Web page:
The One about Otsuki, Japan

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Located in eastern Yamanishi prefecture is the city of Otsuki (nearly 50 miles away from Tokyo).

Once a heavily settled area during the time of the Jomon Period (12,000 BC), the city of Otsuki has a rich tradition of 80 Jomon sites.

But the area wouldn’t be known as Otsuki until 1933 and was considered a town.  Only until 1954 did Otsuki receive city status and now has a population of over 25,200 people.

The location is probably best for naturists looking for rural areas in Japan and great for hikers.

Many people go to Otsuki to ride the Mt. Fuji Round Trip on a Fuji Kyuko train, others climb Mt. Iwadono, Mt. Takagawa, Mt. Gozen, Mt. Takigo, Mt. Momokura, the cliffs of Chigootosi, the Mishima Shrine, the Zenpukuji Temple or enjoy the tranquility of Iwadonosan Maruyama Park or Saruhashi Kinrin Park.  Some like to check out the construction of Saru Bridge.

But visiting Otsuki, it’s very much different than being in Tokyo, especially when you see the difference of lifestyles of teenagers in a rural area vs. the big city.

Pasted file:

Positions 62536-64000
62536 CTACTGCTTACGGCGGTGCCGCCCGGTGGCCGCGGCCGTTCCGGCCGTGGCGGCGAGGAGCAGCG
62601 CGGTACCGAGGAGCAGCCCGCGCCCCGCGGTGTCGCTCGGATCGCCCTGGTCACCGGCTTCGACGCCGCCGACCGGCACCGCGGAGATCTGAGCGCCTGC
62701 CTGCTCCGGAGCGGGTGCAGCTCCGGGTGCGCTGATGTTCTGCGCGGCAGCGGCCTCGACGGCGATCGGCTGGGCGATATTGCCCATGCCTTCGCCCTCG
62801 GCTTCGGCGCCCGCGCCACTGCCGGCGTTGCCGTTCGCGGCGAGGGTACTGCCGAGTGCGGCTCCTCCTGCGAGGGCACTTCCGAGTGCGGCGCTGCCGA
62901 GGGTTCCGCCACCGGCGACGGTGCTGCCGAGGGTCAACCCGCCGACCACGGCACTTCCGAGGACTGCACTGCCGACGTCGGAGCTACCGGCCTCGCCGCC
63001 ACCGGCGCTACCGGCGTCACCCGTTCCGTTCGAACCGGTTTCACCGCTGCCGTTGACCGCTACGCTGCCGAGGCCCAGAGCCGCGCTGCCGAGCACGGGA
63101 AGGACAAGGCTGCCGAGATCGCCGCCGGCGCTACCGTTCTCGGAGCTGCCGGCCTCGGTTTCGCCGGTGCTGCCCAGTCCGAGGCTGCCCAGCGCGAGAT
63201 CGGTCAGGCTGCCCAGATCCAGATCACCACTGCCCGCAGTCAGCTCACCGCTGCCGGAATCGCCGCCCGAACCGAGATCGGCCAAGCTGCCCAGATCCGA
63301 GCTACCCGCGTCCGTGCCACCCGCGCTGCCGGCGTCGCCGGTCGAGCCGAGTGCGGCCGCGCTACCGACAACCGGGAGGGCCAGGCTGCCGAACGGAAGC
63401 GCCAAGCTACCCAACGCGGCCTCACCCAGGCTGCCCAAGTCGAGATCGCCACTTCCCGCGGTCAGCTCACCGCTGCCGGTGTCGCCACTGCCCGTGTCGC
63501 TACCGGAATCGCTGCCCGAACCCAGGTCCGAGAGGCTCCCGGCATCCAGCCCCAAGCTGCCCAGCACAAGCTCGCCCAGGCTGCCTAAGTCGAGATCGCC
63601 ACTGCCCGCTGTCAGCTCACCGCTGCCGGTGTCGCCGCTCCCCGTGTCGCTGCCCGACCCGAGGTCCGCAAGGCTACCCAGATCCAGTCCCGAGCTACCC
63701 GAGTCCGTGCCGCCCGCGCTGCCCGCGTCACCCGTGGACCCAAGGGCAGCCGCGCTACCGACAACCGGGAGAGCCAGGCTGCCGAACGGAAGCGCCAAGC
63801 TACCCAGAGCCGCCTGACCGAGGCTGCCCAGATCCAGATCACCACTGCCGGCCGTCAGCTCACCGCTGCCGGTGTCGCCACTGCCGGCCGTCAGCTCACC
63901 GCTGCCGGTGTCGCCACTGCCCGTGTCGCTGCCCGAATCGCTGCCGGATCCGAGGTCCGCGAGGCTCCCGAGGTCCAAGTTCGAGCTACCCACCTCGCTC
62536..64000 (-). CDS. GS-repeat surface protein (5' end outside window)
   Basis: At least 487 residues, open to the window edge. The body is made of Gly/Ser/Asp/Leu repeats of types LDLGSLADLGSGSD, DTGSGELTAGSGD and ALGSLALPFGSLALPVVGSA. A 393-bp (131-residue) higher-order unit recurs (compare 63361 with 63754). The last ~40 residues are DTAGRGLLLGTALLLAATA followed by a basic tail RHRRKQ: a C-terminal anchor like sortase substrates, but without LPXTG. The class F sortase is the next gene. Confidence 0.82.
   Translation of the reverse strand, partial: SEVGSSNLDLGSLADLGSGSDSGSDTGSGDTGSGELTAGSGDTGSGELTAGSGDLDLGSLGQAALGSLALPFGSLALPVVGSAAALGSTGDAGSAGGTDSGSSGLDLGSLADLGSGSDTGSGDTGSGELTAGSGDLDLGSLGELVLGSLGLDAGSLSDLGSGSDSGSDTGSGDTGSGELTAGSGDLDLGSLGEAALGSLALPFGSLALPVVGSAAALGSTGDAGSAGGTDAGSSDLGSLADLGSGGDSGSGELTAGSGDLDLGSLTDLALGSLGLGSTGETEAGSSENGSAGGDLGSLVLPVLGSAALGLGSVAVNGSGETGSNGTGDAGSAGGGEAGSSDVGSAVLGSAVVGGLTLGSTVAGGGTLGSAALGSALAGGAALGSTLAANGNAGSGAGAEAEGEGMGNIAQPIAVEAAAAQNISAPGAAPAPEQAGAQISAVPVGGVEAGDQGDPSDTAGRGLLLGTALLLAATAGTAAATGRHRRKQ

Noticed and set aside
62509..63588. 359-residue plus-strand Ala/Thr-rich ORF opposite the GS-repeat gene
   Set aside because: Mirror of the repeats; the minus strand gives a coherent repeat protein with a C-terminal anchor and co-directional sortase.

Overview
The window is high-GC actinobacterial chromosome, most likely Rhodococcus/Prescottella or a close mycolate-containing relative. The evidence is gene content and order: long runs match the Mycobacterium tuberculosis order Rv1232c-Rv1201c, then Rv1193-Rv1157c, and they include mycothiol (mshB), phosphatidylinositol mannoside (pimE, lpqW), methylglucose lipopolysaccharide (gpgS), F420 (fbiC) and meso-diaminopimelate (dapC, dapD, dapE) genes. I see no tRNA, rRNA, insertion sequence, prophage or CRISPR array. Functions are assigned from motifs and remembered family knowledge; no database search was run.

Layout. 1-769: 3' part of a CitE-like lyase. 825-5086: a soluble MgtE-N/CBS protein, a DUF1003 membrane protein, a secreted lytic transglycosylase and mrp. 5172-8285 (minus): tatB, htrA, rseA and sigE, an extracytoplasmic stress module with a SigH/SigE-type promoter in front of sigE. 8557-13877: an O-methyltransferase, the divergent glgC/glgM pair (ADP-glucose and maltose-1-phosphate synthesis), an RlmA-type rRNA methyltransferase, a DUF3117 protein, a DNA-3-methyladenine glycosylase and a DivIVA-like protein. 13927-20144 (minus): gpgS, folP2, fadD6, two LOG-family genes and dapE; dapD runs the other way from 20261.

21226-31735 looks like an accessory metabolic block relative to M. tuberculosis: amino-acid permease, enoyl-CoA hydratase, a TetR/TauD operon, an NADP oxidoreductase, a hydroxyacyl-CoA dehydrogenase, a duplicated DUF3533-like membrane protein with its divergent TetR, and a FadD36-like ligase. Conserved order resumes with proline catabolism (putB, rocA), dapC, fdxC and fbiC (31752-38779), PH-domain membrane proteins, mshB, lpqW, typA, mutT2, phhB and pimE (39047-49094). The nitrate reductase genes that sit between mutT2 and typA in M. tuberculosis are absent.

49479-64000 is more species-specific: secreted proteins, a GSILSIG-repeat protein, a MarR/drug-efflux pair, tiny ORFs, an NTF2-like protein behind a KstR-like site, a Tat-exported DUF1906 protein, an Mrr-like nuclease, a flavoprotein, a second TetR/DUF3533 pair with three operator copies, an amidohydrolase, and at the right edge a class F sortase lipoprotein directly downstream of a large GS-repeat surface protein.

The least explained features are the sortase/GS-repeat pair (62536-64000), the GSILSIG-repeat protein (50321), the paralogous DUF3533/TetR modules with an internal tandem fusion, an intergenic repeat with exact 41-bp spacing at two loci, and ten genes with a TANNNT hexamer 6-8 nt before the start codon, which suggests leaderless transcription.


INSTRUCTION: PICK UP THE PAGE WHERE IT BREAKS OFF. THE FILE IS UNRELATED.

Right across the street from the station, one can spot the convenience store Daily Yamazaki with its red and yellow sign, Toyota rental car service, a barbershop and more.

But for many people going to Mt. Fuji, Fujikyu Highland or Kawaguchiko, Otsuki is the destination to catch the Fuji-kyuko Line.

Fuji-kyuko Line is a Japanese private railway line between Otsuki Station and Kawaguchiko Station in Fujikawaguchiko.  And is the only railway line operated by Fuji Kyuko.

One of the trains you will see is the popular 2000 series Fujisan Limited Express train.  If you want a tour of Mt. Fuji.

But for the most part, the city is quite tranquil in the rural area and while I believe the place looks wonderful in the spring and summer, I went to the area in March and not only is it still snowing, the mountainside is not lush and green and dark clouds permeate the skies.

So, one of these days I’ll need to revisit the area when its surrounding hills and mountains look breathtaking.

Otherwise, it was definitely an experience to experience the more rural areas outside of Tokyo.



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Dennis A. Amith